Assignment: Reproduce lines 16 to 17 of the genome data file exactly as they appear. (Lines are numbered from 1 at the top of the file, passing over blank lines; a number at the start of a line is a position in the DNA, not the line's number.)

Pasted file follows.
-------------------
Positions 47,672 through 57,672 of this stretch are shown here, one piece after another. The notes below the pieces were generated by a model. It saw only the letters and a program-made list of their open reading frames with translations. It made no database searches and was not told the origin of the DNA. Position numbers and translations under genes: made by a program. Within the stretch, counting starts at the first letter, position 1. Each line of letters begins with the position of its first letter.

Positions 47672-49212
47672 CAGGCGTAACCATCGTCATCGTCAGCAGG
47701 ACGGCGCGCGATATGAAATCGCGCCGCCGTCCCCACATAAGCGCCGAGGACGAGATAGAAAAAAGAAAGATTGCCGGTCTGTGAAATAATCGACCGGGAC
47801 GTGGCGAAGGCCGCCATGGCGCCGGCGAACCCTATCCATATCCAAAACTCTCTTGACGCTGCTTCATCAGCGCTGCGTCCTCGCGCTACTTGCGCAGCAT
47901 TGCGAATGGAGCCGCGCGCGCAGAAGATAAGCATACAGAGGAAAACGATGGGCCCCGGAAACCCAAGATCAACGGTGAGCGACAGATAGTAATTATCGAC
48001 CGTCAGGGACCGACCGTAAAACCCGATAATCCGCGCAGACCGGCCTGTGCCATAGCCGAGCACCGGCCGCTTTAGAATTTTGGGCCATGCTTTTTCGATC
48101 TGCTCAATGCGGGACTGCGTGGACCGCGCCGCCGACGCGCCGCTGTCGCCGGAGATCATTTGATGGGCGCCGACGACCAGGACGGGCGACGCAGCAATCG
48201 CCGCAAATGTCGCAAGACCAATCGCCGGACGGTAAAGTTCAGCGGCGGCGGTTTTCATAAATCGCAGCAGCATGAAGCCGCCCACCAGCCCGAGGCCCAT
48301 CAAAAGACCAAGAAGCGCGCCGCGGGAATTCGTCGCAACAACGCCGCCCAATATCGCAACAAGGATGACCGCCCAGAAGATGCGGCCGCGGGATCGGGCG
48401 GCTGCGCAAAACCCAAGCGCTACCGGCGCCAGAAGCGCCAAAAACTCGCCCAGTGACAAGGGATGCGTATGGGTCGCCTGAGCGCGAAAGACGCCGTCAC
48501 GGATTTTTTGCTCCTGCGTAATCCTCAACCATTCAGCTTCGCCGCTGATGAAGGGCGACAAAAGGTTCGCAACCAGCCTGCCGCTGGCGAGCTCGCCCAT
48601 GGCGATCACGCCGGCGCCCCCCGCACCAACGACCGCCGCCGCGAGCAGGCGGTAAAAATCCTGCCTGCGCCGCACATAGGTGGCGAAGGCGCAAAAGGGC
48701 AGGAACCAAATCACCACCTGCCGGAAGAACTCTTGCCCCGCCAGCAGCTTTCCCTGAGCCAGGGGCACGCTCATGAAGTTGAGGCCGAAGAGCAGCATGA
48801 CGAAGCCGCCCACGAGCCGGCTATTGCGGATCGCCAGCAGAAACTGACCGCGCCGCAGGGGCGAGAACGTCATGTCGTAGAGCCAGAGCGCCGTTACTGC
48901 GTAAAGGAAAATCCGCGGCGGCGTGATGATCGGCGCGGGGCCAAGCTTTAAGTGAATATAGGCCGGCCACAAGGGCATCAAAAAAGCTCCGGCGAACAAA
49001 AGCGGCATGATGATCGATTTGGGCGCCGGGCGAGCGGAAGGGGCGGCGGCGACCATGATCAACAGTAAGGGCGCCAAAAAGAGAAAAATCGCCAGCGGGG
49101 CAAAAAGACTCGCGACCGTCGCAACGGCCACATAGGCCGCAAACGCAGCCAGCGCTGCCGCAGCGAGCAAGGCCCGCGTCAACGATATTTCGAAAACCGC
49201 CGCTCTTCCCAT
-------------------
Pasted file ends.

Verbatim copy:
48901 GTAAAGGAAAATCCGCGGCGGCGTGATGATCGGCGCGGGGCCAAGCTTTAAGTGAATATAGGCCGGCCACAAGGGCATCAAAAAAGCTCCGGCGAACAAA
49001 AGCGGCATGATGATCGATTTGGGCGCCGGGCGAGCGGAAGGGGCGGCGGCGACCATGATCAACAGTAAGGGCGCCAAAAAGAGAAAAATCGCCAGCGGGG